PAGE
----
Politicians are famous for saying one thing one day, something else the next. But not Elizabeth Warren. She's been saying she's not running for President and even her most ardent supporters have finally come to believe her.
A group called Run Warren Run,has been gathering petitions and doing early organizing in key primary states. But after 365,000 signatures and repeated protestations by Sen. Warren (D-Mass.), the group's organizers are taking her at her word.
"Thanks for all you've done in recent months to combat special interests in Washington, to build an economy that works for all, and to fight for our collective future," the group said today on its website as it prepared to wind down its efforts. "We can be proud of all we've achieved -- even as we know there's so much left to do."
In an age when politicians say one thing in public while conducting business as usual with the lobbyists and special interests known collectively as K Street, Warren has been unusual. She not only says the same things in public and in private but actually seems to believe them and, as a former Harvard professor, has the brainpower to build a cogent argument to support them.
Very sharp teeth
Even without being president, Warren has done more for consumers than any recent occupant of the Oval Office. The Consumer Financial Protection Bureau (CFPB), which has actually grown,some very sharp teeth, has ridden to the defense of military personnel, home mortgage holders, car buyers and credit card users, among others.,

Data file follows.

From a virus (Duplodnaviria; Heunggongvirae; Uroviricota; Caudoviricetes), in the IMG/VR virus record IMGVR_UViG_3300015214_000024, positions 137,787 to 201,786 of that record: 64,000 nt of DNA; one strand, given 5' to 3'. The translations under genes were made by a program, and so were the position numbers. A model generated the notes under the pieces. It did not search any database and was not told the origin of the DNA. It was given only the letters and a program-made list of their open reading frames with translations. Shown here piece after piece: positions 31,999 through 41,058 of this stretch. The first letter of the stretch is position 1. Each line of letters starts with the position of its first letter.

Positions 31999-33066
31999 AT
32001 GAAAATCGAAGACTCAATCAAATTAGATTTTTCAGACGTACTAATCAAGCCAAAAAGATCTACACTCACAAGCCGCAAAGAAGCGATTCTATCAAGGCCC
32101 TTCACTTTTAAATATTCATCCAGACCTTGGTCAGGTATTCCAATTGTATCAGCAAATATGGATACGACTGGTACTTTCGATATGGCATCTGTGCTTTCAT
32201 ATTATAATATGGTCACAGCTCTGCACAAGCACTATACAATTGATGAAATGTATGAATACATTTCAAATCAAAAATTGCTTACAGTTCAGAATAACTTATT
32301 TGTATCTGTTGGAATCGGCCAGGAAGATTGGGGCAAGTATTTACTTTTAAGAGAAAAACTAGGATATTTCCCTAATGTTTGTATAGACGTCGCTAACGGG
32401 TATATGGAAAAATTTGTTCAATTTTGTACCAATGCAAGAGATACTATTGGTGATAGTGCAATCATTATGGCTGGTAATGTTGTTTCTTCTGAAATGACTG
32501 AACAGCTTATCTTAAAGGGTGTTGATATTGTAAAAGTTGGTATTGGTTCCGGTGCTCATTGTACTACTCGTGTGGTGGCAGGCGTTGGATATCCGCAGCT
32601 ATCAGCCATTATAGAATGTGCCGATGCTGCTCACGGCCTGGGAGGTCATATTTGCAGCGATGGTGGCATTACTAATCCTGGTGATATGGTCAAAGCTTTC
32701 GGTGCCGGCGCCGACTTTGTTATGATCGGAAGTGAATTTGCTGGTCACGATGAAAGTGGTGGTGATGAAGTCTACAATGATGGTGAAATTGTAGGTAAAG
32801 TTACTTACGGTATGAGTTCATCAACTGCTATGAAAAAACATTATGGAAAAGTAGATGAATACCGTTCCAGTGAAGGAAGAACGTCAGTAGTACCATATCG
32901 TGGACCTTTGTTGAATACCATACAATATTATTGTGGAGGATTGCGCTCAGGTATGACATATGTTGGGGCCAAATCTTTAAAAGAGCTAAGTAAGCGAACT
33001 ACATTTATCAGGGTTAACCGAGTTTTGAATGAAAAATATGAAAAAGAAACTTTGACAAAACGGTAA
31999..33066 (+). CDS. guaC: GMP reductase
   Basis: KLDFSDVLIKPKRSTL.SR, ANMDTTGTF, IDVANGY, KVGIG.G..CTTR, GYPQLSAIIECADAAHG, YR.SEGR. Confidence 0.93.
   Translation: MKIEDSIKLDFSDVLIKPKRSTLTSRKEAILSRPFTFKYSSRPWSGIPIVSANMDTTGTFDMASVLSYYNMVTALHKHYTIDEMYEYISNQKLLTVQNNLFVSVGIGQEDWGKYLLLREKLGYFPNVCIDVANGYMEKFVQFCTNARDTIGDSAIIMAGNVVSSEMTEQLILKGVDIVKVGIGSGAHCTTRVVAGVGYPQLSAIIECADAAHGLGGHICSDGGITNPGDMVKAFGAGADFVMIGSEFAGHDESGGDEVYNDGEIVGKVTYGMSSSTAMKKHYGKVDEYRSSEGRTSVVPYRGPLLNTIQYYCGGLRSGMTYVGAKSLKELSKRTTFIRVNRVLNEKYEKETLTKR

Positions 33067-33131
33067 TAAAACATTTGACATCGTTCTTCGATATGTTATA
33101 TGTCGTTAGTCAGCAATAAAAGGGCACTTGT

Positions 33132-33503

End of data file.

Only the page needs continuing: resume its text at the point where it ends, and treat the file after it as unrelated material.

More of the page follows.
The CFPB is at the top of business interests' hit list and will almost certainly be eliminated or severely weakened if the GOP takes back the White House. It might not fare much better in a Clinton presidency.,
Presidential campaign coverage these days is all about the horse race -- with blowhard analysts and "gotcha" coverage crowding out any attempt to pin candidates down on specific issues.,
Ralph Nader was the last presidential candidate to build his campaign around consumer issues but lacked major party backing and was painted by the press as a spoiler candidate.,
Even Warren's non-campaign has been portrayed by much of the mainstream press as anti-bank rather than pro-consumer -- a foretaste, perhaps, of how she would be portrayed in an actual campaign.
Whenever a candidate or potential candidate drops out of a race, there's the question of where her supporters go.
Will they line up behind Hillary Clinton, not exactly a pro-consumer firebrand? Maryland ex-Gov. Martin O'Malley, badly tarnished by the recent revelation of how deeply depressed and dysfunctional Baltimore became under his reign? Not likely.
A few consumer advocates may choose a Jeb Bush or Chris Christie, on the perfectly plausible theory that a strong business economy creates jobs and benefits working people, a/k/a consumers. But it's more likely that the liberal/progressive wing will bank towards Sen. Bernie Sanders (I-Vt.), the Vermonter,who supports most of the positions taken by Warren even if they weren't his ideas in the first place.
The press is, of course, obsessed with all things Clinton and Bush and is not too interested in anyone who intrudes on that saga. Reporters may personally,like,Sanders but only as a colorful eccentric who adds a little fun to an otherwise drab election season.,
What it all means for consumers is that their issues won't be getting much attention as the gladiators enter the ring for the quadrennial extravaganza that has little to say about the lives of most Americans.,